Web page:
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Immune Cell Imaging

Loïc Dupré, Immune Cell Imaging

phone: +43-1/40160-70 030
email: loic [dot] dupreatrud [dot] lbg [dot] ac [dot] at

 

 

Area of research: lymphocyte biology in health and disease

We study the biology of human immune cells in the context of health and rare diseases via the angle of innovative quantitative cell imaging modalities. We focus particularly on the role played by the actin cytoskeleton in sustaining key functions of lymphocytes: adhesion, migration, and cytotoxic activity. We combine super-resolution microscopy and live cell imaging to study the structural organization of primary human lymphocytes. The gained knowledge is then applied to pathological settings such as rare inborn errors of immunity and skin pathologies related to immune dysfunction. We also develop automated high-content cell imaging approaches to systematically monitor morphology, signaling events, and function of lymphocytes from multiple patients.

Key findings: revealing faulty leukocyte responses

Among the vast number of rare genetic diseases affecting immune system integrity, a growing subset is related to impairments in the molecular machinery controlling actin cytoskeleton remodeling. This reflects the pivotal role of the actin cytoskeleton to drive crucial activities of immune cells such as migration, antigen scanning, and pathogen uptake. Application of advanced microscopy approaches to study immune cells from patients with actin-related pathologies recently allowed us to reveal connection between aberrant morphology and defective function of lymphocytes and myeloid cells (Pfajfer et al., 2017 ; Houmadi et al., 2018 ; Pfajfer et al., 2018 ; Thian et al., 2020).


Confocal microscopy images showing morphological aberrations in leukocytes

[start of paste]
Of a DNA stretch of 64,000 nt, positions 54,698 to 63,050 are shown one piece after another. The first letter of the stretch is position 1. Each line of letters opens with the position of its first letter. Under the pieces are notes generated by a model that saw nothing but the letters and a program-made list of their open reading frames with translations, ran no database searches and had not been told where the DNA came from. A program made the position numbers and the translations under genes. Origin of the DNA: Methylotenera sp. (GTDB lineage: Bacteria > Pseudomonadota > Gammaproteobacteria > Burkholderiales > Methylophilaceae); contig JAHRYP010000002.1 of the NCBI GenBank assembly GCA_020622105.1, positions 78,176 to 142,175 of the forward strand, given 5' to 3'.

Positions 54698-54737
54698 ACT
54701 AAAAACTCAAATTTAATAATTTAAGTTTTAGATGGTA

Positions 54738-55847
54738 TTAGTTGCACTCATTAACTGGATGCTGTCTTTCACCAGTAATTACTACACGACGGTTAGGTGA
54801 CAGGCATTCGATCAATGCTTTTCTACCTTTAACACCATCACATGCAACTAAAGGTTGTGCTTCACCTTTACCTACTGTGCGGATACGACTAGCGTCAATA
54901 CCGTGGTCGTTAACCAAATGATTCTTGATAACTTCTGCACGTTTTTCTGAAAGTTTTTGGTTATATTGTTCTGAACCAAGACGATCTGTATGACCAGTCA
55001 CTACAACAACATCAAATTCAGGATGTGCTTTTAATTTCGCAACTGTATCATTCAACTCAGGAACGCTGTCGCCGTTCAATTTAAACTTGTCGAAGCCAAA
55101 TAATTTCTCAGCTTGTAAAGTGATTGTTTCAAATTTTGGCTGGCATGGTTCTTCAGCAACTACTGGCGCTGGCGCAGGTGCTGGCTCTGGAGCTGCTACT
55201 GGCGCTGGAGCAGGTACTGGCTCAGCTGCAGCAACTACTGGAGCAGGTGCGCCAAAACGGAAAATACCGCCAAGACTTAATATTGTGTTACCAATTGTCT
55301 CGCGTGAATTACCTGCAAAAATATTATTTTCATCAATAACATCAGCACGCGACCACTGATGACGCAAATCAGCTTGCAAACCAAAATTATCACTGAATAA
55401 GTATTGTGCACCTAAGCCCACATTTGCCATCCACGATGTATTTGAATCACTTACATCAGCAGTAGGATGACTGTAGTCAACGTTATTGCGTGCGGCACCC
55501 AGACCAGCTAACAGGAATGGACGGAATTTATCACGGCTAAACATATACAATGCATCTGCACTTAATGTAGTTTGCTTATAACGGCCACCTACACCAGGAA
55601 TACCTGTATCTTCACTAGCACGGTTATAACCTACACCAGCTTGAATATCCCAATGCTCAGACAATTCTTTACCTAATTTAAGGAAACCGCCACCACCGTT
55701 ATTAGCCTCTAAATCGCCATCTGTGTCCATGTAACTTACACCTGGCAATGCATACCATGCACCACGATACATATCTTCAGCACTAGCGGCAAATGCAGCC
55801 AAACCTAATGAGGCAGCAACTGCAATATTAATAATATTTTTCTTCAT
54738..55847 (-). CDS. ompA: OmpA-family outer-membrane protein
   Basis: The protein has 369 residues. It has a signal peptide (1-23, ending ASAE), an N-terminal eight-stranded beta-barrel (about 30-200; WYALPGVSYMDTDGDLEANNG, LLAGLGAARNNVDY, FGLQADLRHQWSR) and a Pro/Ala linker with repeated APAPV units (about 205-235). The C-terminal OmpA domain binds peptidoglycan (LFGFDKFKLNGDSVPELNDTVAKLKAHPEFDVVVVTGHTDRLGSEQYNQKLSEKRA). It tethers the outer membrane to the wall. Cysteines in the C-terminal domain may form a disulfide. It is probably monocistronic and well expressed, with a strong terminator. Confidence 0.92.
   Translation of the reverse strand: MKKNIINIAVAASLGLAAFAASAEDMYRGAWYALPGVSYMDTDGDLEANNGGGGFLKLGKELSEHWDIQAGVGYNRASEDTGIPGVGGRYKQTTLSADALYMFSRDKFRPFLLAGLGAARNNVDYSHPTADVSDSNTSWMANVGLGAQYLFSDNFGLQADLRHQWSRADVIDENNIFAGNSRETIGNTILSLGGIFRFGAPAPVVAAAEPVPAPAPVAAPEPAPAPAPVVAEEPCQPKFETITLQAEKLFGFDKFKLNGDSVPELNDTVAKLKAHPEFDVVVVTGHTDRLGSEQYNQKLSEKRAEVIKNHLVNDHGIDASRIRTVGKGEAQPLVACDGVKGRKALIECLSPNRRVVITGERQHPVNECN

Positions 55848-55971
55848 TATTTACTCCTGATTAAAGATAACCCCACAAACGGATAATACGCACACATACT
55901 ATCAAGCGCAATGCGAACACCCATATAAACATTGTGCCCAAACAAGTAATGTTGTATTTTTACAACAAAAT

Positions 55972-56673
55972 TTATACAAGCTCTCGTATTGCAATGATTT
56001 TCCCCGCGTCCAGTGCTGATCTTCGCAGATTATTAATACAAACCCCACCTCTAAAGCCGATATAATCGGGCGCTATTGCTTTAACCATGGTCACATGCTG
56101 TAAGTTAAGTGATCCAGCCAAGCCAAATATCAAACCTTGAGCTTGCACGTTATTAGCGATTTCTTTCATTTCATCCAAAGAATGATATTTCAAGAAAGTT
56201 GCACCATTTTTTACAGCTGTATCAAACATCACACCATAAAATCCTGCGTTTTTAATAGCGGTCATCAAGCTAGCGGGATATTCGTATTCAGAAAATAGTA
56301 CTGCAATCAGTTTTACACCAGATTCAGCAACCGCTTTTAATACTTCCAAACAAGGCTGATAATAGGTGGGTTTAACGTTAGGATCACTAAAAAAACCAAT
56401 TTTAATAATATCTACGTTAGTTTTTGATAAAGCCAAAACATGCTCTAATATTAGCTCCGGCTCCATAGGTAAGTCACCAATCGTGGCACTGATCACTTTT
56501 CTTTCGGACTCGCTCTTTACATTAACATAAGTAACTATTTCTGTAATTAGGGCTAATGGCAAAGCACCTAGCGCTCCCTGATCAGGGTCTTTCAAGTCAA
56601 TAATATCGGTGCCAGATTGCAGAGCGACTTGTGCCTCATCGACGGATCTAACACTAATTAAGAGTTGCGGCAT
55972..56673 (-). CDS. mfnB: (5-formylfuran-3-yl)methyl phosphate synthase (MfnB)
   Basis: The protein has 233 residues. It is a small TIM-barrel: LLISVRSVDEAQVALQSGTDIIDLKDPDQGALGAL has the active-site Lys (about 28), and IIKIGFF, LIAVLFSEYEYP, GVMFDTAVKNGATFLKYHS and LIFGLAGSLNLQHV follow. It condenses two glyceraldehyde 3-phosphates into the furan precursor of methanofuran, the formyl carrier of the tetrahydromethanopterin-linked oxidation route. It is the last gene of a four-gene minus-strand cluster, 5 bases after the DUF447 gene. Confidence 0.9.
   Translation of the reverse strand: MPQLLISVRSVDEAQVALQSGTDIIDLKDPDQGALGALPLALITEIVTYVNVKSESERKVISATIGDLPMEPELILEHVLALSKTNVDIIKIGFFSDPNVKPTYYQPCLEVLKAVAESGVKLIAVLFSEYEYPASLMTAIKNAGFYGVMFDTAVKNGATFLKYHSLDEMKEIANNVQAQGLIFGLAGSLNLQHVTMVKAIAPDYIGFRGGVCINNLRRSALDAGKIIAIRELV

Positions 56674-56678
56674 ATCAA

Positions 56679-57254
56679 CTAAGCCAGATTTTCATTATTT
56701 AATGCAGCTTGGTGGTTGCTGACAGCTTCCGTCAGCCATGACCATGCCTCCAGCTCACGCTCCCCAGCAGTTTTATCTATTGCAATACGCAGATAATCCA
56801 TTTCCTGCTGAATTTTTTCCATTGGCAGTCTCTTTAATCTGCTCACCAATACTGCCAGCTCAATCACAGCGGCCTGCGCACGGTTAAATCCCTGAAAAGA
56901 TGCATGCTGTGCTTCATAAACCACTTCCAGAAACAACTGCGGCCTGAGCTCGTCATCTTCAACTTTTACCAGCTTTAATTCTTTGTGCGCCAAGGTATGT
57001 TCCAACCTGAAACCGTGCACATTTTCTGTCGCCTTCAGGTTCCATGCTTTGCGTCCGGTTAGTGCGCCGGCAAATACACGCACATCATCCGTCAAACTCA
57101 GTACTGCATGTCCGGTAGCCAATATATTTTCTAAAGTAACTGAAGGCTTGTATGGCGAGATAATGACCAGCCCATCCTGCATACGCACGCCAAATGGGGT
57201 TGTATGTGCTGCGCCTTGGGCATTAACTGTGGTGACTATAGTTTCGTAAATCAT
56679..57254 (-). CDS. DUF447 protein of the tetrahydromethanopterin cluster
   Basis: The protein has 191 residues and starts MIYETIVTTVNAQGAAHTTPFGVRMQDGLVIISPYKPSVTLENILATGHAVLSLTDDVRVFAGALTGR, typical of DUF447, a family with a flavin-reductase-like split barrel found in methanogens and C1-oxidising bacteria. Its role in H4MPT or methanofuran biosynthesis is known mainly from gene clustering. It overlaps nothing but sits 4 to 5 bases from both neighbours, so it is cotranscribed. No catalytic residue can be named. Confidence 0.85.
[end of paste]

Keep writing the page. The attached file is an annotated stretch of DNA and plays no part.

isolated from the peripheral blood of a patient carrying homozygous mutations
in the gene encoding the actin regulator WDR1. The composite image shows
a representative neutrophil with nuclear herniation, a monocyte assembling
dense actin foci upon LPS stimulation, a T cell with accumulation of actin at the
center of the anti-CD3 evoked synapse and a B cell emitting extended filopodia
upon BCR/TLR stimulation. F-actin is shown in white and DAPI (for the neutrophil)
in blue.

Credit: Laurène Pfajfer, Javier Rey-Barroso & Loïc Dupré

Related publication: http://dx.doi.org/10.1016/j.jaci.2018.04.023


Current research activities

Our group is focused on two major topics:

  1. To study the function of the actin cytoskeleton in fundamental immune processes
  2. To turn high-content cell imaging into a supportive approach for diagnostics and drug testing

1 - Function of the actin cytoskeleton in fundamental immune processes

In order to deepen our understanding of how actin cytoskeleton regulates and controls fundamental functions of human lymphocytes, we implement various advanced microscopy modalities, such as super-resolution, 3D confocal and TIRF live microscopy to assess assembly and stability of the immunological synapse, polarization of the cytolytic machinery, control of cell shape remodeling following integrin or chemokine stimulation.

2 - Improvement of current diagnostics and therapy via high-content cell imaging

We are developing high-content cell imaging to systematically analyze the morphology and function of blood-derived immune cell populations. This approach allows for the comparative analysis of immune cell populations from multiple patients and healthy individuals in parallel, thereby helping to characterize defects in novel patients. This approach is also amenable to testing drug arrays for correction of defects on patient cells. We are confident that our findings in this area will greatly accelerate current research in personalized medicine and help to widen patent-care options.

 

Our partners

We interact closely with multiple groups from the LBI-RUD and our partners, the Medical University of Vienna (in particular the Department of Dermatology), the St. Anna Children’s Cancer Research Institute (CCRI), and the CeMM Research Center for Molecular Medicine of the Austrian Academy of Sciences. In addition, our group is tightly linked to the INSERM Center for Physiopathology of Toulouse Purpan, France, where Loïc Dupré holds a dual appointment.